Processing a claim, he noted, is a complicated affair involving at least a dozen variables, including eligibility, benefits, provider status, preauthorization, and so on. "What they discovered at the heart of claims adjudication," he wrote, "was a computing, content, and analytic nightmare."
Bingo! says Riddle. "What we need is a fundamental change in the way employers provide eligibility information to plans," referring to one of the biggest stumbling blocks to online claims. "It doesn't matter how fast you can do the transaction; the problem is, employers often don't report changes in their populations until well after the fact." As an illustration, Aetna paid millions in benefits in recent years to people whose coverage had expired.
Still, Kleinke theorized, perverse incentives make obfuscation attractive. Blocking access to eligibility information, denying reimbursement pending additional documentation, asking providers for clarification after the fact — all, he said, are "administrative inefficiencies that pump the lifeblood of a health plan when the premium dollars to pay those claims are earning 10 percent on Wall Street." The cost of "managing a mess," as he put it, is "trivial compared to the investment gains associated with not cleaning up that mess in the first place."
So far, "There is little evidence that the Internet has had an effect on expenses, either way," says Kongstvedt. "Anecdotally, a number of executives told us they thought the number of phone calls went up after they made information available on the Internet, though that might be a one-time event."
Kleinke warned about Internet-driven demand. "The Internet is direct-to-consumer advertising in overdrive," he asserts. "It will exacerbate health care's fundamental problems ... the same problems that managed care was supposed to fix."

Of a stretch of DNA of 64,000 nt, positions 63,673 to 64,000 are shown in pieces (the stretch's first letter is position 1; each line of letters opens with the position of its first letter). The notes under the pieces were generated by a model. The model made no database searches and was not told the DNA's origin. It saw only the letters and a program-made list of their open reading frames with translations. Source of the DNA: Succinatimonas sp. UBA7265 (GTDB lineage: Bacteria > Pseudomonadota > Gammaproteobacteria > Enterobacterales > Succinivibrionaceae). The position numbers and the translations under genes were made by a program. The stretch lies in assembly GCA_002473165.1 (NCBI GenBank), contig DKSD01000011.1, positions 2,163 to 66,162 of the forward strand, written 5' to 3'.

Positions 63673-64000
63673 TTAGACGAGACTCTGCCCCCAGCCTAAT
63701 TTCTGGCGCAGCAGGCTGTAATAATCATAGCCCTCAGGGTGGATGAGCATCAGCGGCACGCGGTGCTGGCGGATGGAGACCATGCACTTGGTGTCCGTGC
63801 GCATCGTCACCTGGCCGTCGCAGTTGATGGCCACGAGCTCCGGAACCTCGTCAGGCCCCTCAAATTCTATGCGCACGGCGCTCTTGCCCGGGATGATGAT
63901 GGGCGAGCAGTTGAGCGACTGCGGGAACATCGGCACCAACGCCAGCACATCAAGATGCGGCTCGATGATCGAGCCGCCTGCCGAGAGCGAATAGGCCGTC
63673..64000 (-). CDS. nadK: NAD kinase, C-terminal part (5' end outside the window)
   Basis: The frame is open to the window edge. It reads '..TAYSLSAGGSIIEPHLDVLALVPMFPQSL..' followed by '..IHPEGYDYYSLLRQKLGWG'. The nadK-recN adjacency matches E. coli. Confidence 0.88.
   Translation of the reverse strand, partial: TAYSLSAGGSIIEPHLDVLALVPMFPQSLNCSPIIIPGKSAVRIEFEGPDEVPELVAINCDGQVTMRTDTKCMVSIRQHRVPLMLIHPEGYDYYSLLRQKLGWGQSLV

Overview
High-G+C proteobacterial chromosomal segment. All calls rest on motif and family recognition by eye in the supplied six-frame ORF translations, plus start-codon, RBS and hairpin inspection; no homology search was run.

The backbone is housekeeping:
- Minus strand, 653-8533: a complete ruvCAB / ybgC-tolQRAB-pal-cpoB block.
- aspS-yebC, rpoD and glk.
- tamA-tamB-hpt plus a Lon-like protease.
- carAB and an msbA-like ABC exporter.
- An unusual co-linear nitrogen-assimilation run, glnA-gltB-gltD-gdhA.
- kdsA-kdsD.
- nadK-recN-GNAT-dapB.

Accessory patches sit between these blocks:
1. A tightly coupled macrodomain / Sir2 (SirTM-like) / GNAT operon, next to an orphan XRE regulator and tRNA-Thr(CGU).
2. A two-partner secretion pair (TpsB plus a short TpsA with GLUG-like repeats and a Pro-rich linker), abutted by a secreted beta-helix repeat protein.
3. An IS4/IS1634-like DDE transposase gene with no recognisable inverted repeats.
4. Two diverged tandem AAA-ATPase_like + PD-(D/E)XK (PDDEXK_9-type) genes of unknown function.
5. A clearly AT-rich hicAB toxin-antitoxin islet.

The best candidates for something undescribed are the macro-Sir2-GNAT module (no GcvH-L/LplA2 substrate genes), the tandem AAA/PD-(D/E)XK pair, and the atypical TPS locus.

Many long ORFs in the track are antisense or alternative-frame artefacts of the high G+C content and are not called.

But in the same issue of Health Affairs, health care futurist Jeff Goldsmith was more hopeful. Medical management, he said, "will become instantaneous, embedded directly in electronic claims management." The result will be similar to what United HealthCare did in 1999, when it abandoned utilization management in favor of an automated system that looks for exceptional patterns of care.
Nobody really knows where medical management is going, but indications are that outcomes-based models will be more important than ever. American Healthways contracts with health plans to provide "care enhancement" (see Innovation #3), a concept that is a lot further along than traditional disease management in terms of looking at a person's comprehensive health care needs.
From a care-delivery standpoint, consumerism will mean involving patients more in treatment decisions. "When people are more engaged in their care, they end up using fewer resources because they have a sense of comfort and control," says Humana's Lord, who has studied this phenomenon at Dartmouth with John Wennberg, MD. "Comorbidities go down when patients are fully informed and proactive in the decision-making process."
The next generation of savings for health plans, says American Healthways President Richard Rakowski, will come not from finding more services to cut, but by doing things right the first time to produce better outcomes. "I'd say that 35 to 50 percent of all activity in health care is related to rework — work that shouldn't have to be done — because of people not following accepted standards of care."
Riddle, of MCOL, thinks the creativity coming to the fore gives health plans an opportunity to hone their collective image. "If you're seen moving forward with new programs and ideas, that's a positive step. The industry needs to advance some things that are new and innovative."